Doctor Strange #1 Review

Written by: Jed MacKay
Art by: Pasqual Ferry
Colors by: Matt Collingsworth
Letters by: VC’s Cory Petit
Cover art by: Alex Ross (cover A)
Cover price: $4.99
Release date: March 22, 2023

Doctor Strange #1 finds Stephen Strange enjoying married life with Clea and professional life as the Sorcerer Supreme on Earth after returning from death. However, a dispute over refugees from another dimension creates more than a little marital strife.

Is It Good?

Doctor Strange #1 is fine. Jed MacKay eases the good doctor back into the world of the living with an issue that’s mostly a “day in the life” montage as Doctor Strange deals with magical problems across the world. Some problems are mildly amusing (Spider-Man loses his soul to a card shark???), and others are more serious, but the overall tone of the issue is light and relaxed until a major conflict rears its ugly head.

The opening blurb is accurate. Refugees are sent to the Purple Dimension as part of a treaty agreement, but the refugees are sure to be conscripted into slavery by the Purple Dimension’s Sorcerer Supreme, Aggamon. Stephen and Clea intervene, but Aggamon agrees to cooperate only after a lethal show of force, a display Clea cannot forgive.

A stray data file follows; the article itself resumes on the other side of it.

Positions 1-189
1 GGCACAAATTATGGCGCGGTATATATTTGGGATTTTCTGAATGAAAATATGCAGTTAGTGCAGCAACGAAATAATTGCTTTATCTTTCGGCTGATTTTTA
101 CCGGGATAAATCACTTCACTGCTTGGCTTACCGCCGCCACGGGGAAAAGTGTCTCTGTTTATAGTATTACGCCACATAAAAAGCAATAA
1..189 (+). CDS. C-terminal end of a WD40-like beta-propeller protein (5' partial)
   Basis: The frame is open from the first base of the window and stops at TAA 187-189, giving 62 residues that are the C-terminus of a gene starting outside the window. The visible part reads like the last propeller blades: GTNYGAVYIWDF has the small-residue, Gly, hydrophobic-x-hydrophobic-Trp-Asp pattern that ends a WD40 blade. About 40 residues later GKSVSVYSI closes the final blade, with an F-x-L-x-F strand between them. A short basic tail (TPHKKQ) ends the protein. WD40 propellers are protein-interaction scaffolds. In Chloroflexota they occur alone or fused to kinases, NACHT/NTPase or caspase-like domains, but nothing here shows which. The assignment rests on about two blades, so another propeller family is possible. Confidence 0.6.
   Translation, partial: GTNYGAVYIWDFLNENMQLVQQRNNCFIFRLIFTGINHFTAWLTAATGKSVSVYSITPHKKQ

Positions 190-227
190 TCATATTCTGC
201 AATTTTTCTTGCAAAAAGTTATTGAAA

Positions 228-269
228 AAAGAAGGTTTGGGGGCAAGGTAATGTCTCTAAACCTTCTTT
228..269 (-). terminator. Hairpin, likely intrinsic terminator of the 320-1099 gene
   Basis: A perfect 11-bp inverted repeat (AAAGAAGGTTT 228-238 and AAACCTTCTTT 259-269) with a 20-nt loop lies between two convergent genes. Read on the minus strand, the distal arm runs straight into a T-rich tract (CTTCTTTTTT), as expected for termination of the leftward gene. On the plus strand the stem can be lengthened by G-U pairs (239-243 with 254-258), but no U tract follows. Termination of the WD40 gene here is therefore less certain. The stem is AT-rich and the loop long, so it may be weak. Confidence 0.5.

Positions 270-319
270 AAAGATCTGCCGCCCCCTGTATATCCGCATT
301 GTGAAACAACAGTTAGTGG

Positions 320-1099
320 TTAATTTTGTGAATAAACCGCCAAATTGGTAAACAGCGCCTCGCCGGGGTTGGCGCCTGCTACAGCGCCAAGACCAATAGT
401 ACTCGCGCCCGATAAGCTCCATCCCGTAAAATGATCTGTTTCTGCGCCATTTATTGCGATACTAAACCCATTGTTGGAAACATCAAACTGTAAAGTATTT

As much as this issue is about Stephen Strange settling back into life, this is an issue about married life and how one spouse handles a situation that the other spouse feels very strongly about. Married readers may find this issue more relatable than expected, but I’m not sure this type of conflict makes for a captivating Doctor Strange comic.

The magical shenanigans are (mostly) amusing, and the threat of Aggamon is substantial. MacKay’s dialog is excellent, the pacing is speedy, and the humor lands when it should, but it’s unclear if establishing the big conflict as a marital rift between Clea and Stephen is going to hold anyone’s attention. In short, this comic is a wait-and-see pick.

Pasqual Ferry’s art style is immaculate and a great pick for this material. Ferry has a keen eye for whimsically flowing shapes, and that eye comes in handy with the little details that make Strange’s life magical during even mundane activities.

About The Reviewer: Gabriel Hernandez is the Publisher & EIC of, a comics review site dedicated to indie, small, and mid-sized publishers.

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Final Thoughts:

Doctor Strange #1 walks readers through a day in the life of the recently resurrected Doctor to ease readers back into his new status quo as Sorcerer Supreme and a married man. The house calls are amusing, and the bigger threat is substantial, but the plot’s main conflict appears to be heading for marriage problems, and it’s unclear if that approach will pay off.


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